Thursday, August 17, 2006

Liberal News About The Country

I've got two stories to cover here today. First is from the substitute blogger Karol Sheinin over at Michelle Malkin. She mentions a piece in The Opinion Journal by her friend Julia Gorin about how the Ms. Magazine has decided to have people write in and say, "I had an abortion." Julia asks the question "Why not have people write in, 'I wasn't aborted.'"
This may seem like Uber-Pro-Life banter to whoever doesn't look into the story. However, as Karol states, they are both from the Soviet Union; A country where there are more abortions than live births, due to the fact that it is the only form of birth control in the country, and people have become so desensitized to them. And not only that, Julia is a second Generation "almost abortion." Her father was concieved during the Second World War, and was almost terminated.
Liberals like Pro Choice-NARAL want to turn abortion into a form of birth control, rather than a medical necessity, and that is a VERY slippery slope.

The next comes from John at Your Cake Or Death. It seems like the NSA wiretaps, which may have aided in the arrest of the foiled plot to destroy jets from London to America, have been deemed a violation of the Search and Seizure Amendment in the Constitution. The judge that ordered the stop was Anna Diggs Taylor, a judge appointed by Jimmy Carter. Taylor's excuse for the ruling was,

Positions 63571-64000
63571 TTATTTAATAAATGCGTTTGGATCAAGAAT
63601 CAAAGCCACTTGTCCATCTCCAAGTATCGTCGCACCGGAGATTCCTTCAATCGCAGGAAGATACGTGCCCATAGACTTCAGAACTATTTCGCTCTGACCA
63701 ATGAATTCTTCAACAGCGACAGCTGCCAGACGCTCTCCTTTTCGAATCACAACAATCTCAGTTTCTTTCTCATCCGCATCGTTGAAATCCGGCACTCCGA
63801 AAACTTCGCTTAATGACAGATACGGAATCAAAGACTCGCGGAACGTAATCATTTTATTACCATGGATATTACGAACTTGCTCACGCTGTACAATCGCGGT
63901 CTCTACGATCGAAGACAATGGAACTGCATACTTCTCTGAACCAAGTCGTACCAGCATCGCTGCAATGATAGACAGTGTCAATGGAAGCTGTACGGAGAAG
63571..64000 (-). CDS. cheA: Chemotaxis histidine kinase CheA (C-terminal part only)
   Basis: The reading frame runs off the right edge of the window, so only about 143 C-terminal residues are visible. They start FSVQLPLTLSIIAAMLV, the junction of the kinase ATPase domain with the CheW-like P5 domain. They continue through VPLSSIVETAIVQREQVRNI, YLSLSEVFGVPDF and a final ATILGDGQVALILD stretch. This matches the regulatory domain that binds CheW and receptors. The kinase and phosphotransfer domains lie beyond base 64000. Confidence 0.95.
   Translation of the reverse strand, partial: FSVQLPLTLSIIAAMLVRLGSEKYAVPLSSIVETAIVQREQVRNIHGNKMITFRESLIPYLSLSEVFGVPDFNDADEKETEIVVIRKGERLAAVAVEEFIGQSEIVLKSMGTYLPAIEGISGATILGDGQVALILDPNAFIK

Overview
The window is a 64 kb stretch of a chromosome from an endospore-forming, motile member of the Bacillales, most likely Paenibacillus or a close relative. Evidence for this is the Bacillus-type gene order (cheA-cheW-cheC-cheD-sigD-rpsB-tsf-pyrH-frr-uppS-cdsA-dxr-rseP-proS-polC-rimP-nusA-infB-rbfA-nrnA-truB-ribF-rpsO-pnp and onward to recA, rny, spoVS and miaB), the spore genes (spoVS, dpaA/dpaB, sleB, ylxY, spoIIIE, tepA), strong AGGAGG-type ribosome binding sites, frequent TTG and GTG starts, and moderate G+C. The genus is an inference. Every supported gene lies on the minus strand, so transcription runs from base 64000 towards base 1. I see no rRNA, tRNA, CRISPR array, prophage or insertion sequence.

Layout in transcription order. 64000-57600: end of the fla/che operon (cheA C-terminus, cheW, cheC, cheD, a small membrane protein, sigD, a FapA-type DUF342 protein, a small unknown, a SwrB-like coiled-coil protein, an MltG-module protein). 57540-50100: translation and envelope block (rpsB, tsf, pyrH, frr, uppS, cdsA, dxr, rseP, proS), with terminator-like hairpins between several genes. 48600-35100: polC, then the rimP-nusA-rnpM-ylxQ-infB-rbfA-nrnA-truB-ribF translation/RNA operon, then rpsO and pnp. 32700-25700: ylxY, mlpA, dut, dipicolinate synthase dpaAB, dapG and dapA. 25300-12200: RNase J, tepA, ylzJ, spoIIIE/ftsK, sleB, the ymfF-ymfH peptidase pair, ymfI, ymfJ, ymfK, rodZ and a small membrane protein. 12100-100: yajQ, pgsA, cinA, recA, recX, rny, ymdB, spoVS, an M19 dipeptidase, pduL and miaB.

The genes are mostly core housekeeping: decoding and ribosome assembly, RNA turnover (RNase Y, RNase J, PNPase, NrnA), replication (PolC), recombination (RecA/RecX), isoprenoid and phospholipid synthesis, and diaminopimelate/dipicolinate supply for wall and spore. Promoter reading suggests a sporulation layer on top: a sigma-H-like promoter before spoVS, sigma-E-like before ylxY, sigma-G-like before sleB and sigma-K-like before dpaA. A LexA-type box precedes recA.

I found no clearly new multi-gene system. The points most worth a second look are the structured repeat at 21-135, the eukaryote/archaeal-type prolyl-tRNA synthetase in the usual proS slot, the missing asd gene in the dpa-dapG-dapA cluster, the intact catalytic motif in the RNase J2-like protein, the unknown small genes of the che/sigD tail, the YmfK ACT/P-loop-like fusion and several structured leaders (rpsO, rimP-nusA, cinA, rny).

"It was never the intent of the framers to give the president such unfettered control, particularly where his actions blatantly disregard the parameters clearly enumerated in the Bill of Rights,'' she wrote in the 43-page opinion.
... The office of the chief executive was itself created, with its powers, by the Constitution,'' wrote Taylor, a 73-year-old senior judge appointed by Democratic President Jimmy Carter. ``There are no hereditary kings in America and no powers not created by the Constitution. So all `inherent powers' must derive from the Constitution."
The ACLU's reaction, a predictable:
"[This is] a landmark victory against the abuse of power that has become the hallmark of the Bush administration."
And, "[The ruling is] another nail in the coffin in the Bush administration's legal strategy in the war on terror."

I have a question for the ACLU.

How many lives is the "Search and Siezure" Amendment worth? Because apparently without the NSA taps, it's at least 3,000 English and American lives.
Much of the probe involved examining vast government databases of airline manifests, immigration records and telephone calls in and out of the United States.
When they did question potential witnesses, agents took precautions not to spoil the British surveillance operation or alert potential suspects here.
Working with the names of British suspects, investigators did find records of some telephone contacts between Britain and the United States. In short order, it was determined the calls either involved suspects' associates or benign family communication, the officials said.

Not only that, but apparently Britain sees our wiretaps as a HUGE advantage in the War on Terror.

Thanks ACLU, for tying our hands behind our backs.